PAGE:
He also said Australia should aim to become more self-sufficient after this crisis, to ensure “greater self-reliance and self-protection … support for manufacturing and producing products that we need in times of crisis”.

“This extends beyond medical products to food and other essential supplies. It means recognising our fortune in being an island continent provides us with some advantages,” he added.

Earlier, NSW Premier Gladys Berejiklian said she was happy that current restrictions were having a positive impact across her state and has even hinted at easing them. She also said that she didn’t want to “raise expectations” but there could be room to “tweak” restrictions in coming weeks “if the health experts deem it appropriate”.

“We know that the restrictions are having an effect, but it takes us a couple of weeks to get the data through the health experts to be able to advise us,” she said.

“So I don’t want to raise expectations. But at the same time, there could be a chance, if the health experts deem it appropriate for us, to look at some relaxations. It’s a rolling monthly basis that we’ll look at that.”

She added that decisions to ease restrictions or not will be assessed monthly.

“I said yesterday that social distancing would be a part of our lives until there was a vaccine or a cure, and that’s absolutely the case, but I also want to stress that social distancing is different from restrictions,” she said.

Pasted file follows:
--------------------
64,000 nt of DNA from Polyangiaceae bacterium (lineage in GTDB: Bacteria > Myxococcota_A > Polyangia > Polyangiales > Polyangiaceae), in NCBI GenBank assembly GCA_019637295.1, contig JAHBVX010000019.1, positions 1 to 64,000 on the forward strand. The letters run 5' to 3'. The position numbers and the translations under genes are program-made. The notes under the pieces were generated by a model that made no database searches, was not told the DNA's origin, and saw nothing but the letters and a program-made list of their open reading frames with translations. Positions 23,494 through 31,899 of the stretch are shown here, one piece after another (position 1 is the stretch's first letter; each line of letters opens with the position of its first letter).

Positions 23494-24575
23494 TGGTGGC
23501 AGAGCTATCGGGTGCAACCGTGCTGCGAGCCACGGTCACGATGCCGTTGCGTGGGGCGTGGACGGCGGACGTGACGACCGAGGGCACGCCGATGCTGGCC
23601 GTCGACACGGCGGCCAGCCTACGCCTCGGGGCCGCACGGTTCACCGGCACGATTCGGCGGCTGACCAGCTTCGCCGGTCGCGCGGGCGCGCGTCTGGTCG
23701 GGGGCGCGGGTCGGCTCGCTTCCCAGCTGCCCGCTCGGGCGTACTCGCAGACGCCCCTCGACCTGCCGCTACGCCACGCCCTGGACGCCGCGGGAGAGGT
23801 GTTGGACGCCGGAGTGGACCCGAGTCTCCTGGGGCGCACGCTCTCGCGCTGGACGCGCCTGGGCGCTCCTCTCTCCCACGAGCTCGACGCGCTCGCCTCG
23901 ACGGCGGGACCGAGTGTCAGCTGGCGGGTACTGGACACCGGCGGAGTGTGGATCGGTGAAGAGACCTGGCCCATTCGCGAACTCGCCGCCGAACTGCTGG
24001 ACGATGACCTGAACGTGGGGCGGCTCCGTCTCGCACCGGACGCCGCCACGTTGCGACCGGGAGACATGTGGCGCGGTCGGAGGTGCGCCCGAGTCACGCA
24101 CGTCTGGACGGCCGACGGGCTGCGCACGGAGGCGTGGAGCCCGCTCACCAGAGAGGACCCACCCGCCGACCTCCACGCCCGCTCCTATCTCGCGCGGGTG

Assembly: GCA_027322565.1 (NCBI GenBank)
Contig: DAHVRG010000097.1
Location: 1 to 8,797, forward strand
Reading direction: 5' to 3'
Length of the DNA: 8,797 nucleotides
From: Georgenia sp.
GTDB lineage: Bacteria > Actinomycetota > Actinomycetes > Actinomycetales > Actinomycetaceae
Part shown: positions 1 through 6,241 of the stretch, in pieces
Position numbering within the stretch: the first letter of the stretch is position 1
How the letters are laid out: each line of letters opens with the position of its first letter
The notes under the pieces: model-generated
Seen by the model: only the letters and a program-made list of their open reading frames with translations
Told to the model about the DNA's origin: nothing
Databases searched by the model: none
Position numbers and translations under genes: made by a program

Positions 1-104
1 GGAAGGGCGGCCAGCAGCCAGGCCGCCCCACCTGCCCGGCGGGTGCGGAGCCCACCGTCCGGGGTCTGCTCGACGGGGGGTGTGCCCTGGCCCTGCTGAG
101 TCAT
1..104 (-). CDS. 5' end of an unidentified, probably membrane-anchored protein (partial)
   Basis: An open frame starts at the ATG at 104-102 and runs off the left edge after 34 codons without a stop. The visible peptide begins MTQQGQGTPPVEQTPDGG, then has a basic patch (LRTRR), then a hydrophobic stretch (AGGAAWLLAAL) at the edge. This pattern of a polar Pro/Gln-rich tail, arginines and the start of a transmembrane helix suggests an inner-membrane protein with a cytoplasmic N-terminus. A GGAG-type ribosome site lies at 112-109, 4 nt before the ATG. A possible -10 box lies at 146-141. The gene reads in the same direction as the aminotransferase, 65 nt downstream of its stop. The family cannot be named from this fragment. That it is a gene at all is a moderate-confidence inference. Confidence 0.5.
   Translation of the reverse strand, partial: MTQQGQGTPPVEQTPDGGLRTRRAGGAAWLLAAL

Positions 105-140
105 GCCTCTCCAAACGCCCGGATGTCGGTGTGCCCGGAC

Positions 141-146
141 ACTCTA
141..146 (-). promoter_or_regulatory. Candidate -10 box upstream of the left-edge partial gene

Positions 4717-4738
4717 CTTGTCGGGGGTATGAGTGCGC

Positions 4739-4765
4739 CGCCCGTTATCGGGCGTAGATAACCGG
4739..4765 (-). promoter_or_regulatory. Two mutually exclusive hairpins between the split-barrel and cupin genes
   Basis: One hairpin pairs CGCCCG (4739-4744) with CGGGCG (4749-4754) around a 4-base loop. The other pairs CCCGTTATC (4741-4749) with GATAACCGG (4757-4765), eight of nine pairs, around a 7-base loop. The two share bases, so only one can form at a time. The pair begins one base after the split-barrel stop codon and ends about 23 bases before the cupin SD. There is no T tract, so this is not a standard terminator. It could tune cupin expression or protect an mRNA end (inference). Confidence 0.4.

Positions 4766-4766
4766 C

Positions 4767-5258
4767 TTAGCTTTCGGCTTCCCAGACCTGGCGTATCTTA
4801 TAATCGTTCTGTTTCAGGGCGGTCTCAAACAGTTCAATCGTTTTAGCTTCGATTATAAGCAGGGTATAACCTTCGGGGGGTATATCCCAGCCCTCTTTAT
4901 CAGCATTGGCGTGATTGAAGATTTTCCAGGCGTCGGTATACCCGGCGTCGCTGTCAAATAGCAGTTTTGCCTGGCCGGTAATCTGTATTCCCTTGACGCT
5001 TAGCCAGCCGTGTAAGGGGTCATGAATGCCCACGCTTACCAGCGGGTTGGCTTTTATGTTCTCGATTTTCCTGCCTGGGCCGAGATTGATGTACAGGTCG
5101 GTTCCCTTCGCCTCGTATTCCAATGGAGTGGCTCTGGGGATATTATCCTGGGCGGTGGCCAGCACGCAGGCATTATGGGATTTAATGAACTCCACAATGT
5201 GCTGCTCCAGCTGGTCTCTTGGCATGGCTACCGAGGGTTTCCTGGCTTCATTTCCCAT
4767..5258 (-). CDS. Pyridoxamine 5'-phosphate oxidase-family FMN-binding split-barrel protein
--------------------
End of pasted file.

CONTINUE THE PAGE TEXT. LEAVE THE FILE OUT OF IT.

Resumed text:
“We get data on a daily basis from our health experts, and every month, our health experts will give us advice as to whether there is an opportunity for us to relax any of the restrictions.”

NSW recorded 48 new cases overnight.

Meanwhile, Victoria recorded 21 new infections overnight and has one of the gentler curves in the country, but Premier Dan Andrews has urged people to stay inside, especially over Easter.

“People are giving up a lot and I’m very grateful to them for that,” he told Triple M on Wednesday.

“Let’s remember our loved ones, because if this gets away from us, there won’t be any family in this state that won’t be touched by this. People will die because there will never be enough ICU beds.”

The state has also increased testing, with the premier saying it stood to reason that the more testing that is done, the more positive cases will be found.

Almost 1300 people unemployed due to the coronavirus crisis are now working for the Victorian government.

Mr Andrews and jobs minister Martin Pakula announced the first raft of positions secured through the Working for Victoria Fund – with thousands more to benefit in coming weeks and months.

“This is just the beginning. Over the coming weeks, thousands of Victorians will be matched with employers who need staff and given the support they need to skill up and start work,” said Mr Andrews.

More than 2500 workers are expected to be placed through the $500 million Working for Victoria Fund by the end of next week.

There has been a growing call from the public for MPs to take pay cuts during the coronavirus crisis. But those calls have not been heard, nor should they be, inferred finance minister Mathias Cormann. However, according to AAP, he has told the remuneration panel to institute a pay freeze.

“Right now, politicians are probably working harder than they ever have,” he told ABC radio.

“This is the most intense period in my working life that I am going through, and I think it’s the same for most if not all of my colleagues.”

How do you think our leaders are handling the pandemic?

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Written by Leon Della Bosca

Leon Della Bosca has worked in publishing and media in one form or another for around 25 years. He's a voracious reader, word spinner and art, writing, design, painting, drawing, travel and photography enthusiast. You'll often find him roaming through galleries or exploring the streets of his beloved Melbourne and surrounding suburbs, sketchpad or notebook in hand, smiling.